One of the leading advocates for overturning D.C.’s same-sex marriage law through a voter referendum has served as a paid campaign consultant for At-Large City Council member Vincent Orange’s re-election campaign, according to records filed with the Office of Campaign Finance.
Estell Mathis-Lloyd, chief of staff for Orange’s Council office, said the decision by the Orange campaign to retain Ward 5 ANC Commissioner Robert King as a consultant is “absolutely not” a signal that Orange may be backing away from his support for the marriage equality law, which the Council passed in 2009.
“He does continue to support marriage equality,” Mathis-Lloyd said of Orange.
OCF records show that the Orange campaign paid King $750 as a consulting fee on Dec. 11, 2011.
Orange, a former Ward 5 Council member, came out against same-sex marriage when he ran unsuccessfully for mayor in 2006. He said he changed his position shortly before he ran for the at-large Council seat in a special election in 2011 and now strongly supports the city law that legalized same-sex marriage. He says he has been a longtime supporter of other LGBT issues.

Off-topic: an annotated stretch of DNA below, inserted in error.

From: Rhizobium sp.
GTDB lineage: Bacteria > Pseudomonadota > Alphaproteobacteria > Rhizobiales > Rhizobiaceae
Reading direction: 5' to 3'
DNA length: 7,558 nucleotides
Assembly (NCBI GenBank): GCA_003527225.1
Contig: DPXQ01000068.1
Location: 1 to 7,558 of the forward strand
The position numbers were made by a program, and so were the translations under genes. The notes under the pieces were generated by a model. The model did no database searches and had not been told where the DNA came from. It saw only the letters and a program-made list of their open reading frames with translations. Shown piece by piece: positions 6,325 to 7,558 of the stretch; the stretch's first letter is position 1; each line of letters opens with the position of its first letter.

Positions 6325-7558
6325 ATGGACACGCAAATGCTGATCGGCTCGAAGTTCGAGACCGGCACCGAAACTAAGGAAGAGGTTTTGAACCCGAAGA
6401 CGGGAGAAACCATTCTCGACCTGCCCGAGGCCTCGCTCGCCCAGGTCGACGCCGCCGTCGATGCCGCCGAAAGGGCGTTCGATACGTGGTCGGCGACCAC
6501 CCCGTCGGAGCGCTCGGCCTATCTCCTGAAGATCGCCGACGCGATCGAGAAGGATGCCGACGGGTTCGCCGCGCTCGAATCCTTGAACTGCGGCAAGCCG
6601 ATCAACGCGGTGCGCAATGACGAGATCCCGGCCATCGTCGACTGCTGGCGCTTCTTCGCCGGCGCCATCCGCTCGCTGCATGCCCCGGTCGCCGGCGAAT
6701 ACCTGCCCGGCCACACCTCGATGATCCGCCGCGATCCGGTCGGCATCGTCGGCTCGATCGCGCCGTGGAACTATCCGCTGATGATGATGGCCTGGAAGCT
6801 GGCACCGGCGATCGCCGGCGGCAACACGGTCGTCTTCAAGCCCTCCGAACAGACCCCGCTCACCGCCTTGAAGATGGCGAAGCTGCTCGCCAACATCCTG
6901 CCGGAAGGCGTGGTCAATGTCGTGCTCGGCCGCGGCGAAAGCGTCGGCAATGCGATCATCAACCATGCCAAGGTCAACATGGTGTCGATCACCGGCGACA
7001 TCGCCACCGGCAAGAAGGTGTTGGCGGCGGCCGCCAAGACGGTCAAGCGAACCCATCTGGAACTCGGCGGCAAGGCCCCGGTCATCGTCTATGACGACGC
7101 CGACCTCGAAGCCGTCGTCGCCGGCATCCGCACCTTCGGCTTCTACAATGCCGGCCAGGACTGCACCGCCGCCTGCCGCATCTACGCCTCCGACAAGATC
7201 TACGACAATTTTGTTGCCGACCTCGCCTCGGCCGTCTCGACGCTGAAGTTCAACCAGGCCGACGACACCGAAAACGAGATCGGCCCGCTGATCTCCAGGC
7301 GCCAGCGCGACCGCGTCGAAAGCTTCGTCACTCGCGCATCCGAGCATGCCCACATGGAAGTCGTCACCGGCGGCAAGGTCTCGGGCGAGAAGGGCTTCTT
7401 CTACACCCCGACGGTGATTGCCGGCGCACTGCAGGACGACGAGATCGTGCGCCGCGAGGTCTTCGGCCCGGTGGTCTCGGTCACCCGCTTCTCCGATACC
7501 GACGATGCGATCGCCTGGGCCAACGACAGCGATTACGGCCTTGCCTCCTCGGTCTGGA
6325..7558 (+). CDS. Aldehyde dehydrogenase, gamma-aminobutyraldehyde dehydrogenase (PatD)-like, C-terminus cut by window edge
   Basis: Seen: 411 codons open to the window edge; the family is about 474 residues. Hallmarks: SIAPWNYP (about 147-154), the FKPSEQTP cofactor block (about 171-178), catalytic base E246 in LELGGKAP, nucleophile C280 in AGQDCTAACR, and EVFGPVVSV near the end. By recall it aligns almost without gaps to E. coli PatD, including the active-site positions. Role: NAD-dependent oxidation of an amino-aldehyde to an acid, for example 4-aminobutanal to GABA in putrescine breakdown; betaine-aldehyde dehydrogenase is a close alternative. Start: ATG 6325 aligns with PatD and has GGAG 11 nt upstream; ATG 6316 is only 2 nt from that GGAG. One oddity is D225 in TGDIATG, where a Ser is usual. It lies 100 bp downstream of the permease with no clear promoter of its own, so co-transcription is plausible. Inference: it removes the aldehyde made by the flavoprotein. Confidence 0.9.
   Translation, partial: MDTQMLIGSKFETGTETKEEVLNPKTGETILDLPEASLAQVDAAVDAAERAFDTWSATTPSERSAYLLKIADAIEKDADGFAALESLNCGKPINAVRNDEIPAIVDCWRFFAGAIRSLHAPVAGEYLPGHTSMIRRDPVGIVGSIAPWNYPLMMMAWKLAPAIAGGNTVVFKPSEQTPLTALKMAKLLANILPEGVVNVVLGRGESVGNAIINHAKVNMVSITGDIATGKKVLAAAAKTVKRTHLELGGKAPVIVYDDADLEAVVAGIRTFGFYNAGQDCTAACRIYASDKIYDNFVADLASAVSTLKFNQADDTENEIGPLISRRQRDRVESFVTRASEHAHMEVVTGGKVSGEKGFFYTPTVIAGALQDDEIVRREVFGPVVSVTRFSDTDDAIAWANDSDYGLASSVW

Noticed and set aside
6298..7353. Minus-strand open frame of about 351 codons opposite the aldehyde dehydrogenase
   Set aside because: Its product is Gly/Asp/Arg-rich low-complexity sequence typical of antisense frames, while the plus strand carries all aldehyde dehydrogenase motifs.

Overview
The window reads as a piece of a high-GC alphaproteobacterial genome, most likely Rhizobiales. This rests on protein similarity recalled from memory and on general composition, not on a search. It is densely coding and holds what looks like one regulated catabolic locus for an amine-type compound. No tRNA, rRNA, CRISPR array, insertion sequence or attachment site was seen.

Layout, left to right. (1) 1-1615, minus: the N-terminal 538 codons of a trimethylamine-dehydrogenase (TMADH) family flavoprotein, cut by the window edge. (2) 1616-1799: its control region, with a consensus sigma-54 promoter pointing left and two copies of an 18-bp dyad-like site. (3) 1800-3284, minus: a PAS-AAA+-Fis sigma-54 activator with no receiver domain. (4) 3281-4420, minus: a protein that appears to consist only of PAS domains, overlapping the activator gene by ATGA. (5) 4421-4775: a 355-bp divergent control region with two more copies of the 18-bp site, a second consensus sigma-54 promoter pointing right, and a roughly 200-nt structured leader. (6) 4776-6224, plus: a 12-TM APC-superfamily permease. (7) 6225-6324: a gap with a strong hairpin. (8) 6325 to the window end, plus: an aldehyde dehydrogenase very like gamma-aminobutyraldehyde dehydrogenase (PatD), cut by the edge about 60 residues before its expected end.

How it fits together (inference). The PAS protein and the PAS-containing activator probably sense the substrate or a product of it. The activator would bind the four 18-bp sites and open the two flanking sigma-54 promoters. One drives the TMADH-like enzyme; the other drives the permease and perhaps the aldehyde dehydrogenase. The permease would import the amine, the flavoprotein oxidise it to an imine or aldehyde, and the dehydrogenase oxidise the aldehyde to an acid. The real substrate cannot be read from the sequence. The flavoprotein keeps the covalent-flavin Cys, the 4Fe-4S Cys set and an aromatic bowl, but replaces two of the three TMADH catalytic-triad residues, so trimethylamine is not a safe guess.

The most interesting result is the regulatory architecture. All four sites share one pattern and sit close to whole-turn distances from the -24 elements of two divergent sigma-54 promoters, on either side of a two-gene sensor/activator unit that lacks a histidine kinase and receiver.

Through his consulting firm King & Associates, King received more than $60,000 in 2010 from the anti-gay National Organization for Marriage to organize a campaign to overturn the city’s same-sex marriage law through a referendum. When the city’s board of elections and the D.C. Court of Appeals ruled that such a referendum could not be held because it would violate the city’s Human Rights Law, King joined anti-gay minister Harry Jackson in appealing the court ruling to the U.S. Supreme Court.
The Supreme Court upheld the appeals court decision, ending efforts to kill the gay marriage law through a referendum.
Mathis-Lloyd said the Orange campaign retained King as a consultant because of his knowledge of Ward 5 issues.
Orange, a Democrat, is running in the April 3 D.C. Democratic primary for a full, four-year term for a Council seat he won last year in a special election. The seat became vacant after the 2010 election, in which Council member Kwame Brown, who held the seat, won election to the post of Council chair.
Orange is being challenged in the primary by Democrat Sekou Biddle, who ran against him in 2010; D.C. political newcomer Peter Shapiro, a former Prince George’s County Council member; and community activist E. Gail Anderson Holness.
According to the Jan. 31 filing with the Office of Campaign Finance, Orange was ahead in campaign funds raised, with $145,220. OCF records show Shapiro was in second place in money raised, with $90,291, followed by Biddle, who raised $45,686; and Holness, who raised $2,944 as of Jan. 31. OCF records show that $50,000 in the total amount raised by Shapiro came from loans.